MOGADISHU, 15 January 2020 – During a visit to Baidoa, South West Somalia, the Danish Government underscored their commitment to uphold the protection rights of Somali children by contributing an additional DKK50 million to UNICEF, making a total contribution of DKK115 million.
Somalia has the highest number of known cases of children who were forcibly recruited into armed groups globally. A large portion of this funding will go towards supporting former child soldiers rehabilitate and reintegrate back into their communities.
“I met with several children who were forced to join Al-Shabaab,” said Mette Knudsen, the Danish Ambassador to Somalia. “These children were often tortured, beaten, indoctrinated with extreme ideology and trained to be foot soldiers. It is unimaginable what these children went through. While we commend the efforts of the Federal Government of Somalia and South West Authorities to prevent child recruitment, we have to do more to protect Somali children, so they are not robbed of their innocence.”
The Danish Ambassador visited a UNICEF-supported interim care center where former child soldiers are able to learn, receive counselling and be children again, in a safe environment. UNICEF and partners are supporting many rehabilitation centers throughout the country and the ultimate goal of these safe spaces is to help these children overcome the harrowing experience they have endured and to reunite them with their families.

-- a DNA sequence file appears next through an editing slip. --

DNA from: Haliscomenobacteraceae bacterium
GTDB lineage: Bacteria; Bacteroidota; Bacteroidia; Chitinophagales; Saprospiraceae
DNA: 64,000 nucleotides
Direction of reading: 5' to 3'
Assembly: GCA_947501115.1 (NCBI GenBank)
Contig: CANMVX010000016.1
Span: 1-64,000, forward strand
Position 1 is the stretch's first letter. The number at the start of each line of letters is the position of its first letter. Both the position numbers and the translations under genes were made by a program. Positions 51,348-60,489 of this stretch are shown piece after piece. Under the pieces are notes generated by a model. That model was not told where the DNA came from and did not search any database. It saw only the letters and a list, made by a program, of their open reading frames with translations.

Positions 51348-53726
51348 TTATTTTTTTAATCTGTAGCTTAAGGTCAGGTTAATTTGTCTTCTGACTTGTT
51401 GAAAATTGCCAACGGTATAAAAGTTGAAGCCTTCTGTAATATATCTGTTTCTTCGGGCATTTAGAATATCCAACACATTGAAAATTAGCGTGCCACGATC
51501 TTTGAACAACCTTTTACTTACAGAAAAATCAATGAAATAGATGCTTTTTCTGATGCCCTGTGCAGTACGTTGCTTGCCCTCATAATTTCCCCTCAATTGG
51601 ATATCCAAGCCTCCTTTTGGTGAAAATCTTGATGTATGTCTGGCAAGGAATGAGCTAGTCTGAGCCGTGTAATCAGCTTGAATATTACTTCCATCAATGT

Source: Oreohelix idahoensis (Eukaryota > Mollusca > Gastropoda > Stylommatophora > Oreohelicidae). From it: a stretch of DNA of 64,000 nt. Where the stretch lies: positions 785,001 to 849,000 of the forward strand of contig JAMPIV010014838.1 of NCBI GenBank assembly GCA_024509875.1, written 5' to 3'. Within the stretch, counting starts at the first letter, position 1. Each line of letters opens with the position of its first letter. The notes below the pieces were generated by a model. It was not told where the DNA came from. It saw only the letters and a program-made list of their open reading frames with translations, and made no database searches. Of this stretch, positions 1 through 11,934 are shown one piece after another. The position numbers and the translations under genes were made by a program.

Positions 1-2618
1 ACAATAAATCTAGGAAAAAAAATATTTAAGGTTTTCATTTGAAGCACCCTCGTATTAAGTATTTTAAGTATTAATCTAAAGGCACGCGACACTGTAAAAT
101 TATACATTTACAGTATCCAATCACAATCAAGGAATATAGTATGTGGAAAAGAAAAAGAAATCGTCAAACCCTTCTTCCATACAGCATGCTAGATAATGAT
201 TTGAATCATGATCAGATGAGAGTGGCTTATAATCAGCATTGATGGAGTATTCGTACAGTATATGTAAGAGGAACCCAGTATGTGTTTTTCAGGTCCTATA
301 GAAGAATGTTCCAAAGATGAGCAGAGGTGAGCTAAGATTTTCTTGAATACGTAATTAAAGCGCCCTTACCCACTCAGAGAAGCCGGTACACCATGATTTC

In addition, through the funding from the Foreign Ministry of Denmark, UNICEF, Government counterparts and partners will also provide a broader range of protection services to children and women whose rights have been violated including supporting gender-based violence survivors and preventing exploitation of children on the move, especially during an emergency. Overall, in 2019, more than 400,000 people accessed a variety of protection services.
“This funding from the Government of Denmark provides us with the much-needed opportunity to work harder and do more to end grave violations against children in Somalia,” said UNICEF Somalia Representative Werner Schultink. “If we protect Somali children, we are not only safeguarding their future but the future of the country.”
UNICEF has been working in Somalia since 1972, when its first office opened in Mogadishu. Today UNICEF has several offices across the country, including Mogadishu, Baidoa, Garowe and Hargeisa. Together with over 100 international and national NGOs and community-based organizations, UNICEF delivers services in Health, Nutrition, WASH, Education and Child Protection, as well as responds to emergencies and supports peacebuilding and development.
For more information, please contact:
Dheepa Pandian, Chief of Communication, UNICEF Somalia: firstname.lastname@example.org
Signe Fischer Smidt, Political Counsellor, Embassy of Denmark to Somalia: email@example.com